$40M library renovations unveiled at Concordia after 3 years of construction

Concordia University is celebrating an end to $40-million renovations that transformed its Webster Library into a space designed not only for studying, but for hands-on learning and exploration.

Green walls, 3D printing, 'technology sandbox' among additions to Webster Library

Living walls, covered in plants, help keep the air clean at Concordia's newly renovated Webster Library. (CBC)

Concordia University is celebrating the completion of almost $40 million in renovations that transformed its Webster Library into a space designed not only for studying, but hands-on learning and exploration, too.

Friday marked the end of years of construction on the downtown library — the renovations started in the winter of 2015 — and students are now free to use its many innovative new features.

"Anytime you get tired of reading, you can just go in there and have fun," said film student Soha Zandi.

Zandi was in the 3D printing room on Friday, printing a new part for his camera equipment.

Without access to the library's new room, he estimates he would have had to pay about $2,000 to replace the part. Instead, he printed it for free.

Film student Soha Zandi used a 3D printer in the library to print a part for his camera equipment. (CBC)

Virtual technology is also on offer. Students can explore the world thanks to Google Earth in 3D, available on the library's VR headsets.

Another spot where students can take a break from their books is the "technology sandbox," where they can test out new technologies for themselves.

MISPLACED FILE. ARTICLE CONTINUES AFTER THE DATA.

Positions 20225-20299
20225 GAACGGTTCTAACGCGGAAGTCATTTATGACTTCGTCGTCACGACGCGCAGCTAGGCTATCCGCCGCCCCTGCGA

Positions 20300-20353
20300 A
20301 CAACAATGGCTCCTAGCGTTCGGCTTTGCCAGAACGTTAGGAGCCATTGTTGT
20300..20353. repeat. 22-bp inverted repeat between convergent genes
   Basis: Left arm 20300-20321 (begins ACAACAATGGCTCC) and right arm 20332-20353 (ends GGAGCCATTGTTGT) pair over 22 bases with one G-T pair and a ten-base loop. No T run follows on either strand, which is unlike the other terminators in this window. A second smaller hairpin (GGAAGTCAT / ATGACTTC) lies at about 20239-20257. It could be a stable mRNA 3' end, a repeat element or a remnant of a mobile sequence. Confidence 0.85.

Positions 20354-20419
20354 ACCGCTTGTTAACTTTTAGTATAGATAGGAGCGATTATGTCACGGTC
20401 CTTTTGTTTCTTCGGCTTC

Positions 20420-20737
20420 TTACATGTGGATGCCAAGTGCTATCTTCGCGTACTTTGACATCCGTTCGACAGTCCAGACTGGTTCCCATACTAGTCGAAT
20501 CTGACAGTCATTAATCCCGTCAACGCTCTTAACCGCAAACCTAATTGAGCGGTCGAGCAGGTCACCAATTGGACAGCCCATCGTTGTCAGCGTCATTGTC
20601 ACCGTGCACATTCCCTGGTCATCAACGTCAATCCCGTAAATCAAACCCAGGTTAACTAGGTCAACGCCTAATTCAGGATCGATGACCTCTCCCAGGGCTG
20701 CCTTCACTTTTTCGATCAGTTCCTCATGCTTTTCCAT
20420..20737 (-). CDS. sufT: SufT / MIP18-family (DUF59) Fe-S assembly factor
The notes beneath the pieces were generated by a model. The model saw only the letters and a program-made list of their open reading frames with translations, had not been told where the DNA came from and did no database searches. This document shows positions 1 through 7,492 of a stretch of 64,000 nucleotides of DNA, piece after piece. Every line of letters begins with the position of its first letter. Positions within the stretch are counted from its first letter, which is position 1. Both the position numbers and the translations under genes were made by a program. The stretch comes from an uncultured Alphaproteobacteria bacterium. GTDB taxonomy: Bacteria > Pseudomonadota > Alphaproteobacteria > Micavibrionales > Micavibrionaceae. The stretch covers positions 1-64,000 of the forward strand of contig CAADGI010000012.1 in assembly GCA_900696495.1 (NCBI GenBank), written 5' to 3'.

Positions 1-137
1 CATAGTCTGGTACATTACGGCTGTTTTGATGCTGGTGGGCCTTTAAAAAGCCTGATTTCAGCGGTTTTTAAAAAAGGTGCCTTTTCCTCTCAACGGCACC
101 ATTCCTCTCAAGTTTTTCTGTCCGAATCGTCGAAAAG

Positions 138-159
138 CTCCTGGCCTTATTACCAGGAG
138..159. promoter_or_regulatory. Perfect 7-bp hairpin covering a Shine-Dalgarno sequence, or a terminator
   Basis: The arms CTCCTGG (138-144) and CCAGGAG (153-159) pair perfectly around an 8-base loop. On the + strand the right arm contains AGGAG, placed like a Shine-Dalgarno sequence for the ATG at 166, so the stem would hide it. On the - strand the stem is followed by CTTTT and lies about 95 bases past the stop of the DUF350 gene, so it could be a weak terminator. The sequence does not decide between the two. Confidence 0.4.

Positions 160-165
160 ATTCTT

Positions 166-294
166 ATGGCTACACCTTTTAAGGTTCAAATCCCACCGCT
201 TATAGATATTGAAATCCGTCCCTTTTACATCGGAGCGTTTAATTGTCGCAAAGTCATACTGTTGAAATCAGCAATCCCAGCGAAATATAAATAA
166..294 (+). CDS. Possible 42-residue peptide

Jasia Stuart, an analyst at the technology sandbox, said people are often overjoyed to be able to play with equipment they've only ever heard about before.

"They know it exists, but this is the first time they've seen it," Stuart said.

Jasia Stuart is a technology analyst who has worked on the technology sandbox for more than 2 years. (CBC)

The renovations were funded by the Quebec government, which contributed most of the $37 million needed, and Concordia's undergraduate students also pitched in $1.25 million through their student fees.

Students had a say in how their money was used and "green walls" covered in plants was one of their ideas.

The walls use vertical landscaping to provide better indoor air quality.

"Students will be able to benefit from cutting-edge learning environments, which I am confident will help them succeed," Quebec Minister for Higher Education Hélène David said at the unveiling.

With files from CBC's Matt D'Amours